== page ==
Resident Evil might be the franchise that’s benefited the most from remakes. The Resident Evil 1 remake for GameCube was a terrifying fulfillment of Shinji Mikami and crew’s vision for the original survival horror masterpiece. Likewise, 2019’s Resident Evil 2 remake took the clunky controls and abrasive design of RE2 and modernized it into an exceptional experience. While I still love their original incarnations, there’s no doubt to me that the remakes are far more enjoyable to go back and revisit.
But when the Resident Evil 4 remake was officially revealed last summer, a lot of folks immediately asked the question – why does this exist? 2005’s RE4 pioneered the modern third-person action genre, and it remains immensely enjoyable to this very day. And given that it’s available on pretty much every console under the sun, it’s not like the game is hard to come by. If anything, the main fears surrounding this new incarnation were that Capcom would lean too heavily into the gritty horror of things, completely neglecting to bring over the truly bizarre oddities that make the original so memorable.
And honestly, I shared some of those fears. I knew the gameplay would feel great, considering it’s built on the foundation of RE2’s remake. But would the campy dialogue, charming merchant, escalating weirdness, and true oddities like Salazar’s giant animatronic statue be left on the cutting room floor in favor of a more “traditional” survival horror experience?
Well, after 15 minutes with the Resident Evil 4 Chainsaw Demo, I’m thrilled to say that Capcom’s updated masterpiece feels like it’s walking the perfect balance of providing a tense, gorgeous, and terrifying modern horror action game, while still maintaining the delightful camp of the original. And that last part is clear thanks to four simple words that Leon mutters to no one in particular at the end of the demo: “Where’s everyone going? Bingo?”
The Resident Evil 4 Chainsaw Demo tosses us right into the first chapter of the game, with Leon approaching the Spanish village after already having been separated from his police escort. The overgrown shrubbery, dilapidated cottages, and mutilated corpses of various animals are all represented in the same fidelity you’d expect from the modern RE games since Resident Evil 7 revitalized the franchise back in 2017. There’s also much more color this time around, which is a far cry from the heavy use of brown that RE4 helped usher into that era of gaming.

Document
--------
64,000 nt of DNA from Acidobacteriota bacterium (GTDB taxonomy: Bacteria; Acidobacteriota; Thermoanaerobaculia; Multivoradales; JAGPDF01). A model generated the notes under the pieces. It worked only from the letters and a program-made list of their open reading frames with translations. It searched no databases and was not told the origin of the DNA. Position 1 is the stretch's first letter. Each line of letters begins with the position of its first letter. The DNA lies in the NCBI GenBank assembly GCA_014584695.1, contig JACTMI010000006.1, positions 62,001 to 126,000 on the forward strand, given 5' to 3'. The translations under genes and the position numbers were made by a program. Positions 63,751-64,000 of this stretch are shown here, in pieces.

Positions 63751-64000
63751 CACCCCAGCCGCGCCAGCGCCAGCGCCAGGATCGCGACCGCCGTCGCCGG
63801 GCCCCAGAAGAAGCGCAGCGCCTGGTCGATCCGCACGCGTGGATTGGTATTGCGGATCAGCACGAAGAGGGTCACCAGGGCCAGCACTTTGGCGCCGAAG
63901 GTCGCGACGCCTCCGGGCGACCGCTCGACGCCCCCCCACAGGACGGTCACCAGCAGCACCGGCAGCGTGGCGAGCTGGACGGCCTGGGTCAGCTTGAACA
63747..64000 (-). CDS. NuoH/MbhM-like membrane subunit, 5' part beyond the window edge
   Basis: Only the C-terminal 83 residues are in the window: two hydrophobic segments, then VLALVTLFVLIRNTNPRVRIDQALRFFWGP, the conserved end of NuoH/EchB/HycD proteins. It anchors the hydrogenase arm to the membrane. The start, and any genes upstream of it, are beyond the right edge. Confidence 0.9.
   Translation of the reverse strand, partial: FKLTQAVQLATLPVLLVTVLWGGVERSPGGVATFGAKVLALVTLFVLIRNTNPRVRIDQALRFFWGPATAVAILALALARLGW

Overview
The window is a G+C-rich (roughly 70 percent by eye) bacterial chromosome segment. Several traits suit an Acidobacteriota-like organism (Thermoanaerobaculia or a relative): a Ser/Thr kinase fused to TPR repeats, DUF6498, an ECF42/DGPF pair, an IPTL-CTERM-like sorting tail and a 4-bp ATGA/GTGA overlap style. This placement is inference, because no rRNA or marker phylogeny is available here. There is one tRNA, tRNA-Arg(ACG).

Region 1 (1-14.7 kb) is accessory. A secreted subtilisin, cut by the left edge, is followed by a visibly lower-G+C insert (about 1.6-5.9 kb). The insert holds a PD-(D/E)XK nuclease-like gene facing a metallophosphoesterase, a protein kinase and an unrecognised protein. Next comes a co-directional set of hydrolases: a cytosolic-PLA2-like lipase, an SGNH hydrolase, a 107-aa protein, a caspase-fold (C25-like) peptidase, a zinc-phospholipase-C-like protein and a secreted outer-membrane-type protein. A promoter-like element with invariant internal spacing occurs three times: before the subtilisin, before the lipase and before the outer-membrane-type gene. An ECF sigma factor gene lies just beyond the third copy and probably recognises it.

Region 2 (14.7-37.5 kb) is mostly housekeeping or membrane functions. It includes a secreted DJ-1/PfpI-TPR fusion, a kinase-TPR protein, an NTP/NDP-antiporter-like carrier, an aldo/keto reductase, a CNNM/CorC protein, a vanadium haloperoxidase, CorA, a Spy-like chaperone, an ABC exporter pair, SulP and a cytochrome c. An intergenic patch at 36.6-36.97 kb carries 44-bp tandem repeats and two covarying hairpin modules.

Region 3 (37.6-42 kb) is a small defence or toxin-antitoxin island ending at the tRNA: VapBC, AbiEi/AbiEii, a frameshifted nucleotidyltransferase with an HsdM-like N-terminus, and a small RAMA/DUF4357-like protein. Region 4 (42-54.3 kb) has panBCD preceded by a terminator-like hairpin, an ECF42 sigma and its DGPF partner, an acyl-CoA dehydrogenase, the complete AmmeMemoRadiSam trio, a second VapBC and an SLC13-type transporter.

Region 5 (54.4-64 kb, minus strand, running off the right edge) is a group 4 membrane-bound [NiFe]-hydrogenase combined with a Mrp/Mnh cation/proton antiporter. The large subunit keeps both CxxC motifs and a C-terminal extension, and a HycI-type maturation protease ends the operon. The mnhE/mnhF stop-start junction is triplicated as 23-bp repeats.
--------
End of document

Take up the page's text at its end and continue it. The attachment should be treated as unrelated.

The lighting is particularly impressive, with lanterns creating pronounced shadows and Leon’s flashlight illuminating thin strips of dark basements. It immediately felt scarier and more intimidating than the original game, but this tension is manageable thanks to your updated control over Leon. This really shines once things pop off in the village, and we get to experience one of the most iconic opening encounters in video game history all over again.
Like many parts of 2020’s Final Fantasy VII Remake, running around the village feels like equal parts time travel and magic. The layout is exactly as I remembered, and many of the same tricks can be applied now as before. The same two-story house holds a shotgun, cutting through the barn works like a charm, and the rooftops allow you a moment to catch your breath. And thankfully, the silliness of RE4 is still alive and well here – staggering an enemy let me run up and deliver a stupid-yet-satisfying roundhouse kick. Killing an innocent chicken rewarded me with a nice egg in these trying times. And once the church bells rang, and the Ganado all dispersed, Leon said his iconic one-liner, pointing to the fact that Capcom is embracing the inner cheese of RE4.
I took my normal route of immediately cutting behind the homes to the left, but with the newly added stealth mechanics, I was able to sneak up to the first Ganado and deliver a silent kill using my knife. While I don’t expect to be clearing out full areas using this level of stealth, I appreciated an additional verb being added to my arsenal.
Speaking of arsenal, your knife is no longer a tool sent down to us from the heavens, but rather a weapon that can – and will – break. While some purists might be put off by this change, I’m excited to see how this will cause me to approach situations differently throughout the entirety of the game.
While so much of the Resident Evil 4 Chainsaw Demo was familiar, I also loved the other small changes that threw some unexpected curveballs in my direction. A quick button prompt allowed me to parry Dr. Salvador’s chainsaw in a wildly entertaining manner, though it understandably depleted the strength of my knife quite a bit. Shooting the lantern in the barn now caused the bull to catch on fire, and he charged out of the stall and rammed into unsuspecting Ganado. And though the top of the tower used to be a relatively safe nook amidst the chaos of the attack, the floor now gave way from underneath me, completely catching me off guard.
These little things all added up into a nice set of expectation-defying tweaks, and I can’t wait to discover more of them. And knowing that Capcom is still letting the game be weird – both Leon’s bingo line and a look at the Castle and Island sections in the latest gameplay and trailers pointed toward this – means that Resident Evil 4’s spirit is alive and well in this remake.
I recently played through the original RE4 for the first time in nearly 15 years on my Twitch channel, and it made me remember just how incredible the game is from start to finish. The constant fresh ideas, satisfying combat progression, and absolutely killer roster of weirdo characters and situations made me fall in love with it all over again. And after just 15 minutes with this new demo, I’m completely sold on this remake and 100% on board to rescue Ashley one more time later this month.
Related: Resident Evil 4 Demo How to Unlock Mad Chainsaw Mode on Game Skinny